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Halfway around the world, tell a cabbie you’re from Indianapolis and he’ll grin and say, “Vroom-vroom!” Ah yes, The Race, as the locals call it, the only thing the city was known for once upon a time. Now, it's got Peyton Manning, too, and those gorgeous Colts, who bring out the blue all over town. And that is the tiniest slice of the sports picture. And sport, while we love it in all shapes and forms, gets upstaged regularly these days by the city’s awesome arts offerings and multitude of other diversions.
Outside of missing football and golden fall days, May is the month to be in Indianapolis because the weather is as good as it gets and the city is spit and polished for company and lots of it, especially this year. Potholes are being plugged, streets are being scrubbed, and facades are getting a facelift, all preparations in hyperdrive for Super Bowl 2012. And one more thing: The new Indianapolis International Airport, one of the first designed and built in the country after 9/11, is a breeze to get through and to navigate.
5… Fast times at the Brickyard
The Indianapolis 500 rarely sells out these days, but you’ll want to order your tickets early to get the best ones. Turns are best for seeing cars in motion, but you don’t want to be too low, because you’ll miss the vista. To see pit action, you’ve got to be in the Paddock, where tickets are pricey. And no seat gives you a view of the entire track—not even if your last name is Hulman or George. The infield? Well, that’s where people are drinking, not watching The Race. Natives bring their own food and beverages—every grocery offers 500 lunch boxes—and wear comfortable shoes. No matter where you park, it’s a hike to your seat.
There is more to the venerable Indianapolis Motor Speedway than the 500. The entire month of May was once track-centric, but now festivities kick off with the mini marathon - the largest half-marathon in the country - and a hot-air balloon launching, both on May 7. Cars whiz around the track on plenty of other days, including practice, qualifying, Carb Day and Pole Day, all open to spectators. The speedway hosts two other major races annually—the Brickyard 400 NASCAR Spring Cup race and the Red Bull USGP motorcycle race—and boasts a museum and, in the center of the 2.5 mile oval, a golf course, open to the public, but not on Race Day. (In fact, if for some crazy reason you’re in town Race weekend but you’re not going to the Race, it’s a good day to book a tee-time at one of the city’s municipal courses.)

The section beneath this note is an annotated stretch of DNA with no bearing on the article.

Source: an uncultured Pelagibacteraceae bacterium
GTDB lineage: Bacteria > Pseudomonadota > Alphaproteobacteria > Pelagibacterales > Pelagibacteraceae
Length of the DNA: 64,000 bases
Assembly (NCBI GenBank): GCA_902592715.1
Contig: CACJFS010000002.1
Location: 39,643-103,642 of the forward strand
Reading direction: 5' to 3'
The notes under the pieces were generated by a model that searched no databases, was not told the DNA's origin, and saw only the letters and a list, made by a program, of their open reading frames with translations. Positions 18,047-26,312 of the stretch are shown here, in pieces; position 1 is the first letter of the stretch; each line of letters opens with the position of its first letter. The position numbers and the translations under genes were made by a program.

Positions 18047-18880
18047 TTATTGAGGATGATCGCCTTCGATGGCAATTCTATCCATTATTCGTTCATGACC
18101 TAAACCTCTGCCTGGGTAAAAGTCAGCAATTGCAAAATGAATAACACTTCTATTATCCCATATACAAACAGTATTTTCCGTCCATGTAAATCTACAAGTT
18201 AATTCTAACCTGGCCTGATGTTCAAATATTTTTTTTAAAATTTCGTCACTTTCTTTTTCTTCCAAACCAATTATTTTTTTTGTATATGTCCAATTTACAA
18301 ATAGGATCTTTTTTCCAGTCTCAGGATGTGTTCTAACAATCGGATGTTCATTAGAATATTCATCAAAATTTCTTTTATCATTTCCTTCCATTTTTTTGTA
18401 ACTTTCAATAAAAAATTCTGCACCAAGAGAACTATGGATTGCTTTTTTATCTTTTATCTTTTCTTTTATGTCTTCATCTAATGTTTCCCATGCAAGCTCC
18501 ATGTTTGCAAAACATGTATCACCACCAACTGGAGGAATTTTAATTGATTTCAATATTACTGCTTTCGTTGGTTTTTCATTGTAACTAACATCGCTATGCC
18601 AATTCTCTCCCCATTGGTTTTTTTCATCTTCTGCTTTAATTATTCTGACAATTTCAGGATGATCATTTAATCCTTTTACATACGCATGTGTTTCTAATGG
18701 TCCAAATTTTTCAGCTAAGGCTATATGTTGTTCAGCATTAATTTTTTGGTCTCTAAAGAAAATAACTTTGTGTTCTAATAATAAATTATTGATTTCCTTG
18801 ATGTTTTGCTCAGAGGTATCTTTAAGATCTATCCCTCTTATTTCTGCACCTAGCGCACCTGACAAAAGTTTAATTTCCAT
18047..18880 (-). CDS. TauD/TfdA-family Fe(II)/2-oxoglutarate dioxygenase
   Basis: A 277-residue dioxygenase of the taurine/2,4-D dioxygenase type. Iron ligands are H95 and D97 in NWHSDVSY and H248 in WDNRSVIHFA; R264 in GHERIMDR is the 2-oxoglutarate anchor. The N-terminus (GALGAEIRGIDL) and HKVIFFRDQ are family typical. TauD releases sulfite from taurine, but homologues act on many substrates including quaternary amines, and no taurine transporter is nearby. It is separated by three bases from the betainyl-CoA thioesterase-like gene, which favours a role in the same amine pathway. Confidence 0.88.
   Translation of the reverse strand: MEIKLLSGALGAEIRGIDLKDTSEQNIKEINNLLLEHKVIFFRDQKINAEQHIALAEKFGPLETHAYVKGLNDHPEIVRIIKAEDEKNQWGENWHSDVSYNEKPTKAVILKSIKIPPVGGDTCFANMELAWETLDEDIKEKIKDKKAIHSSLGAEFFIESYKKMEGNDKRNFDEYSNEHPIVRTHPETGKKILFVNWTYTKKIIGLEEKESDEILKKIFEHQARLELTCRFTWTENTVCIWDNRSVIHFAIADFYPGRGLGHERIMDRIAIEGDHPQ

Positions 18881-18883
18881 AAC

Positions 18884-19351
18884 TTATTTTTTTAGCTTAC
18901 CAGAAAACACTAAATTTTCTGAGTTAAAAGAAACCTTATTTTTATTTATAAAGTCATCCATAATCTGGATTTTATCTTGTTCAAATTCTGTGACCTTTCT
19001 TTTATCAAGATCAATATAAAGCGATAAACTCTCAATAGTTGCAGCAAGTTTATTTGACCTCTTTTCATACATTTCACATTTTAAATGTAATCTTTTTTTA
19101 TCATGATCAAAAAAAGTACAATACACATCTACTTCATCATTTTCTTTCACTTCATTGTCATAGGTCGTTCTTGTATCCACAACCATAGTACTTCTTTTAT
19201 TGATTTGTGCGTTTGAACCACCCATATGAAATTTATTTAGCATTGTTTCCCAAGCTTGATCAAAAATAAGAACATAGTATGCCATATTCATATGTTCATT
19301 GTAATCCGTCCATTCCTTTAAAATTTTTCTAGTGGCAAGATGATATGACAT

4…Out and about downtown
Perhaps because there’s no ocean, no great lake, Indianapolis has made best advantage of the water it’s got: the fitful White River and a canal, a hoped-to be extension of the Erie Canal, rendered obsolete before it was ever finished. In the past couple of decades the river has been cleaned up and 250 contiguous acres right downtown were fashioned into the splendid White River State Park. The canal has been revitalized, gaining charm it most certainly never had in the 1800s when it was built.
The best way to scope out the canal and park is by Segway. Sign up on line (segwayofindiana.com) for two-hour tours, which includes instruction. It’s a unisex activity and the best fun you’ll have on two wheels. Really. The ride cruises by the NCAA headquarters and museum, the Indiana State Museum, the Indiana Historical Society, the Indianapolis Zoo, the Eiteljorg Museum of American Indians and Western Art, and a couple of war memorials: the Congressional Medal of Honor Memorial and the U.S.S. Indianapolis Memorial. Speaking of which, there must be patriotic juice in the water, because Indianapolis fathers and mothers have built tributes to the military all over downtown, including at the city’s epicenter: the Soldiers and Sailors Monuments, bull’s-eye for Indy and complete with a Civil War museum in its base.
Beyond the Canal, the city is just completing the Indianapolis Cultural Trail, a landscaped bike and pedestrian pathway that snakes around Indy connecting the popular districts and is dotted with public art. The Cultural Trail connects to Indy Greenways, tendrils that shoot out across the city, the most popular of which is the Monon Trail. A rails-to-trails line, the Monon begins downtown but is at its liveliest in Broad Ripple.
3… Up for a meal, out for an Evening, down for the night